But David L.K. Trumbull, chair of the city Republican committee, said Thompson will have an edge since this is a presidential-election year and the Democratic party has the majority in Cambridge.

"For local elections, [people] will most likely vote down party lines, which presumably helps Mr. Thompson in this race," Trumbull said.

Benzan said his Independent affiliation hasn't hurt, but has helped.

"[If I had run as a Democrat], there would have been six candidates, which would have split the vote," he said. "Thompson would have walked to the election."

Although Thompson had no opponents in the 1994 Democratic primaries, he had four this year. He passed with 30 percent of the vote.

Benzan said he plans to re-enroll as a Democrat after winning the election.

Despite the closeness of the race, each candidate has already drafted a post-election agenda.

"I plan to sit down with the new members of the district delegation and draw up plans," Thompson said. "I will hold meetings in my district to talk about legislation for the district for the next year."

And Benzan said he will focus his office on fighting for affordable housing, child care, education and universal health care

Citing the large number of bills he has helped sponsor as evidence of his commitment to his constituency, Thompson argued that his seniority gives him an edge in the House.

"I have the largest number of bills signed, sealed and delivered by the governor," Thompson said. "Most representatives only have two or three. I have 11 bills passed, on issues such as pensions, assault weapons and elderly housing."

While Thompson emphasized his experience, Benzan stressed his energy and personal connections to the community.

"What differentiates our campaign from that of Rep. Thompson's is that we are very energetic and very committed," Benzan said.

Benzan said his personal contribution to the race is to get more citizens involved.

"The main concerns in this election are the amount of apathy and the lack of concern for the political process," he said. "There is a lot of cynicism. We registered over 450 people to vote and organized people over issues."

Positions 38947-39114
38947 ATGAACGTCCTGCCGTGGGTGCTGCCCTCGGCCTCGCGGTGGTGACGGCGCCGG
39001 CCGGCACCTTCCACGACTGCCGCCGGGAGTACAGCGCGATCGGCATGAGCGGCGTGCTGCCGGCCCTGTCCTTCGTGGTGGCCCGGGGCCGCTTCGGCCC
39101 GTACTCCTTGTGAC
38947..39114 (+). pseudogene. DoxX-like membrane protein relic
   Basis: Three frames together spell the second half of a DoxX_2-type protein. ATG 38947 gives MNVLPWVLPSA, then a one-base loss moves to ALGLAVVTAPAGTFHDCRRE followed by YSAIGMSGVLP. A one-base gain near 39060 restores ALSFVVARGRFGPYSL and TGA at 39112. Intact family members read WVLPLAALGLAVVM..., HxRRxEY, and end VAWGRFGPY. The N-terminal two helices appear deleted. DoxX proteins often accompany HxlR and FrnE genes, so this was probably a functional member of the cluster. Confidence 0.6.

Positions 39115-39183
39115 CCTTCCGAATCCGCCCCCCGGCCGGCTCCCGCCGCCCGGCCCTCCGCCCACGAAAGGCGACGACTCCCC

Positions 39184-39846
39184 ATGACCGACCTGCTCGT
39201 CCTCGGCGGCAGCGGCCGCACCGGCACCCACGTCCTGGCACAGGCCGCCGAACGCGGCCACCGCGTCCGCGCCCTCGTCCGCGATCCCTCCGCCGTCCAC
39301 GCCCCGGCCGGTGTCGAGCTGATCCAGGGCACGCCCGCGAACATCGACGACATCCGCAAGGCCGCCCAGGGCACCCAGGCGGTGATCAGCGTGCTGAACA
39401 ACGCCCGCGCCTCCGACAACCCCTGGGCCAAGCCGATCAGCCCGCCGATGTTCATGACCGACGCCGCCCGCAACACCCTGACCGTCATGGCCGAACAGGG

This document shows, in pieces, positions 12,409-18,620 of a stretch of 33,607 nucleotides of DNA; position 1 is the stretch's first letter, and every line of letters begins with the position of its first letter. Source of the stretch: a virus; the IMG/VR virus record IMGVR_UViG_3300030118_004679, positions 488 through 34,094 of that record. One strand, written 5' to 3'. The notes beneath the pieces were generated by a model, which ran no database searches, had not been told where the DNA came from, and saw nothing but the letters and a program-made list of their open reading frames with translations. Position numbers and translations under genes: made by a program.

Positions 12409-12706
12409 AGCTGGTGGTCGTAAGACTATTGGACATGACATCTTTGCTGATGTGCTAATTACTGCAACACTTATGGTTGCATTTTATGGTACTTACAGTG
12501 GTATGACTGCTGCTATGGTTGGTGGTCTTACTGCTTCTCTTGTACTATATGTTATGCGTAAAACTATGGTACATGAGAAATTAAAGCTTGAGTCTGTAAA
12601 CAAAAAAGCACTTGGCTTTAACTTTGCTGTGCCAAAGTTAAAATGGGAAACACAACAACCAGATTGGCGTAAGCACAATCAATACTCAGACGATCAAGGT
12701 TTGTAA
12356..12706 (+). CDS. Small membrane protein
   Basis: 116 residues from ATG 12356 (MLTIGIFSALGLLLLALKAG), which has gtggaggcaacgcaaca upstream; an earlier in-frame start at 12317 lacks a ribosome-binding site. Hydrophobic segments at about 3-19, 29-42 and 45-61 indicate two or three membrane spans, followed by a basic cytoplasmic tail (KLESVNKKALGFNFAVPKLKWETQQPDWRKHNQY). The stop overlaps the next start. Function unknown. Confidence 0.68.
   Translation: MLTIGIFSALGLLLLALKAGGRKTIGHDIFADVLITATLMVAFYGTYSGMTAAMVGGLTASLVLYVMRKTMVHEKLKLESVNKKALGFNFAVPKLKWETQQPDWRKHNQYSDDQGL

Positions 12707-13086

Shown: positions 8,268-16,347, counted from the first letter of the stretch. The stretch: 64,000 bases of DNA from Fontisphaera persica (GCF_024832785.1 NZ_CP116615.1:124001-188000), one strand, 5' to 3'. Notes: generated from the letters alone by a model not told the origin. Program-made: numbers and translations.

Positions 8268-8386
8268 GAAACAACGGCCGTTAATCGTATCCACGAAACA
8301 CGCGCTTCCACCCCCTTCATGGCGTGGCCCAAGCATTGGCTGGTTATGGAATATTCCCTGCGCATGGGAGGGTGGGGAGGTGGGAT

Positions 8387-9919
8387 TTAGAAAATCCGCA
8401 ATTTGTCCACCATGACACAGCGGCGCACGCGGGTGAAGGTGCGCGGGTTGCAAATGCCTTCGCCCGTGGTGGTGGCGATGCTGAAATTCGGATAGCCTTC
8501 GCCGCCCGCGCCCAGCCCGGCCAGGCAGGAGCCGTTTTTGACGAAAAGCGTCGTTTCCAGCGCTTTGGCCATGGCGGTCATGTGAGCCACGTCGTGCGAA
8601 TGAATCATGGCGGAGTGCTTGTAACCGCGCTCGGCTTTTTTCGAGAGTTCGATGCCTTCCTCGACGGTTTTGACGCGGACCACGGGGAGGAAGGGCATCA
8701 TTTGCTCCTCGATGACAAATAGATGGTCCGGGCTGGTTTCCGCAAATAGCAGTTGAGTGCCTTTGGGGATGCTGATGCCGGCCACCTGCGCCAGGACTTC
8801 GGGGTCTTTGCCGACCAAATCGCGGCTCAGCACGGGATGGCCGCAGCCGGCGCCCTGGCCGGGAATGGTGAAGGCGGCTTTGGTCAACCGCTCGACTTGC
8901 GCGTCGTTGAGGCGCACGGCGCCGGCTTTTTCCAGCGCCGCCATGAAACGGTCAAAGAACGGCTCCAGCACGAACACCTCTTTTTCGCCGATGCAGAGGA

Party Politics

As the race heats up, Thompson has received increasing criticism that he is too removed from his constituents, and Benzan has taken advantage of this edge.

"Alvin's base in the community has always been shallow," said Koocher. "Alvin could be taken out and he knows it. The race is very tense."

But David L.K. Trumbull, chair of the city Republican committee, said Thompson will have an edge since this is a presidential-election year and the Democratic party has the majority in Cambridge.

"For local elections, [people] will most likely vote down party lines, which presumably helps Mr. Thompson in this race," Trumbull said.

Benzan said his Independent affiliation hasn't hurt, but has helped.

"[If I had run as a Democrat], there would have been six candidates, which would have split the vote," he said. "Thompson would have walked to the election."

Although Thompson had no opponents in the 1994 Democratic primaries, he had four this year. He passed with 30 percent of the vote.

Benzan said he plans to re-enroll as a Democrat after winning the election.

Despite the closeness of the race, each candidate has already drafted a post-election agenda.

"I plan to sit down with the new members of the district delegation and draw up plans," Thompson said. "I will hold meetings in my district to talk about legislation for the district for the next year."

And Benzan said he will focus his office on fighting for affordable housing, child care, education and universal health care